Dublin, 23 January 2018
Do you know that uneasy feeling, that befalls you when you notice that your co-worker doesn’t smell so fresh anymore? And it’s no like you both work at a construction site or in any other field that regularly requires hard physical work or it’s the middle of summer..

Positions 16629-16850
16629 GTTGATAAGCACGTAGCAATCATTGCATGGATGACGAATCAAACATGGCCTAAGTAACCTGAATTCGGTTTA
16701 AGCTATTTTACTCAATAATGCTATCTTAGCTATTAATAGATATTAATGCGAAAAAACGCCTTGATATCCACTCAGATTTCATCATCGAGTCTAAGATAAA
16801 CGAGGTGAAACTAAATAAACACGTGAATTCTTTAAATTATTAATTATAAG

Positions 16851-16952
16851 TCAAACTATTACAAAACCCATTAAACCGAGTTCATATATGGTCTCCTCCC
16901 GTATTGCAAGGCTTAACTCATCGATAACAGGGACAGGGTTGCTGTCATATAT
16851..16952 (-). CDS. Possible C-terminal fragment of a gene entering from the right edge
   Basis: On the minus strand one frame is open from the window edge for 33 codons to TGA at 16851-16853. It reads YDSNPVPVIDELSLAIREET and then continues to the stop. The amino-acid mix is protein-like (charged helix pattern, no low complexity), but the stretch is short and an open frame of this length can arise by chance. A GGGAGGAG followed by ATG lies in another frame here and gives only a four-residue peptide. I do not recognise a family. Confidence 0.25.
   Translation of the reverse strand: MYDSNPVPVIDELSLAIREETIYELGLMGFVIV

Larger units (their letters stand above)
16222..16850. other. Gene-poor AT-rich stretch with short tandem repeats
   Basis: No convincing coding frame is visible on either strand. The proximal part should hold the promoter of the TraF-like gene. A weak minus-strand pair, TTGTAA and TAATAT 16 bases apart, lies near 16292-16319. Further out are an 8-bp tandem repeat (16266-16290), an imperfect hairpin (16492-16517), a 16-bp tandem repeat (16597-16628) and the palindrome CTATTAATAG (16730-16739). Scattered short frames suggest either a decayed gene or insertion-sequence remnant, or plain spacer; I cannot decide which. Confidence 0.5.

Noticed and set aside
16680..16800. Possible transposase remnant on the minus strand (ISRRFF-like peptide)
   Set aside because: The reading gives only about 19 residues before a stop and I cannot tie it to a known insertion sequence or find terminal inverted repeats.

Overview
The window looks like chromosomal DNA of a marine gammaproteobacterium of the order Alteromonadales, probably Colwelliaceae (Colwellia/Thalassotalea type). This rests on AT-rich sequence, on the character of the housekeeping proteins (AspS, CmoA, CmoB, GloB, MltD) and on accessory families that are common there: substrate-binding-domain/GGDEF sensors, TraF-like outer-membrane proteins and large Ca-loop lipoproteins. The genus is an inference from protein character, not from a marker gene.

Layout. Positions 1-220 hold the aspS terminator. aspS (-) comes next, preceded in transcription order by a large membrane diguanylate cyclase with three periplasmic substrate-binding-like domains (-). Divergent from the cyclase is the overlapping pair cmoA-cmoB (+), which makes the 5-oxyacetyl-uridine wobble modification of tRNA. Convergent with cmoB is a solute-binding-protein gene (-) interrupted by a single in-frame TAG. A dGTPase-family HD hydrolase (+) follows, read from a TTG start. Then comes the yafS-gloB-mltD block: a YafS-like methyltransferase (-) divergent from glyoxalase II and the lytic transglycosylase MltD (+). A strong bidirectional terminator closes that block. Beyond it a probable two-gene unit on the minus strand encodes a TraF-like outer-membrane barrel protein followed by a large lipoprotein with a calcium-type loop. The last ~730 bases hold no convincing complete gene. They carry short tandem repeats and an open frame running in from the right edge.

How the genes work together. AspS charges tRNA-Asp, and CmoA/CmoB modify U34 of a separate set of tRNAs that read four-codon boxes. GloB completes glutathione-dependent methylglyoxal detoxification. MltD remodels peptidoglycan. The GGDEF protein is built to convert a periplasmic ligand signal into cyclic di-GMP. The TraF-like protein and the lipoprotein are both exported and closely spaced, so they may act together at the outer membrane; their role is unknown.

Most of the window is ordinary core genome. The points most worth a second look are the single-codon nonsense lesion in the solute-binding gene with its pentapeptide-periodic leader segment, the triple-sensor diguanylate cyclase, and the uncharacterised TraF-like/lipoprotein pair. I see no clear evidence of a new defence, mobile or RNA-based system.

Well, seems like you can’t make up any more excuses for them. But you start feeling uneasy, because you know that there’s no subtle way to talk about it. But should you even say something or should common sense and decency keep you from it? Would it be rude? Because this probably isn’t the only uncomfortable situation that you have to talk out with your co-workers, read on to find out about the diplomatic way to deal with these situations.Body odour is still one of the few remaining taboos. It doesn’t matter how we look at it – cleanliness and a flawless personal hygiene are criteria that we hold in high regard and therefore easily judge others based on them. That’s why it will be obvious to any of us just how exposed someone else might feel if their hygiene is being criticized. We can’t help taking every negative comment regarding this topic deeply personally. And because we as humans are capable of empathy, we can understand how they feel. That’s why we are almost just as ashamed to point out a lack of hygiene to others as they must be hearing about it. The funny thing – studies show that most people would be thankful to others, if those pointed out their flaws.Of utmost importance, however, is the way to communicate it. Nobody wants to feel judged, exposed or compromised. That’s why you shouldn’t talk to all other co-workers beforehand, turning the one with the problem into the talk of the town. It’s best if you ask your co-worker aside, so that you can speak to them privately. A good start is a statement, like: “I really value you as a colleague and as a human being, but I would nevertheless also want to know if I was in this position...” You’ll immediately show them that you are not about to attack them personally. Not that great would be saying: “Everybody else thinks that...”, because the statement implies that everybody knows and talks behind your co-worker’s back.It gets a little bit more complicated if it’s not your co-worker, but your boss. In this case, it would be wiser to let the person from your department who is closest to your boss do the talking, in private and using an opening remark like: “I thought it would be good to let you know about something before a client notices...”.Whatever the actual, real situation may be, not saying anything is the worst solution. As long as it’s done empathically and respectfully, they will be tankful to you for guarding them from even greater embarrassment. Pic.: © helpingwriterstobecomeauthors.com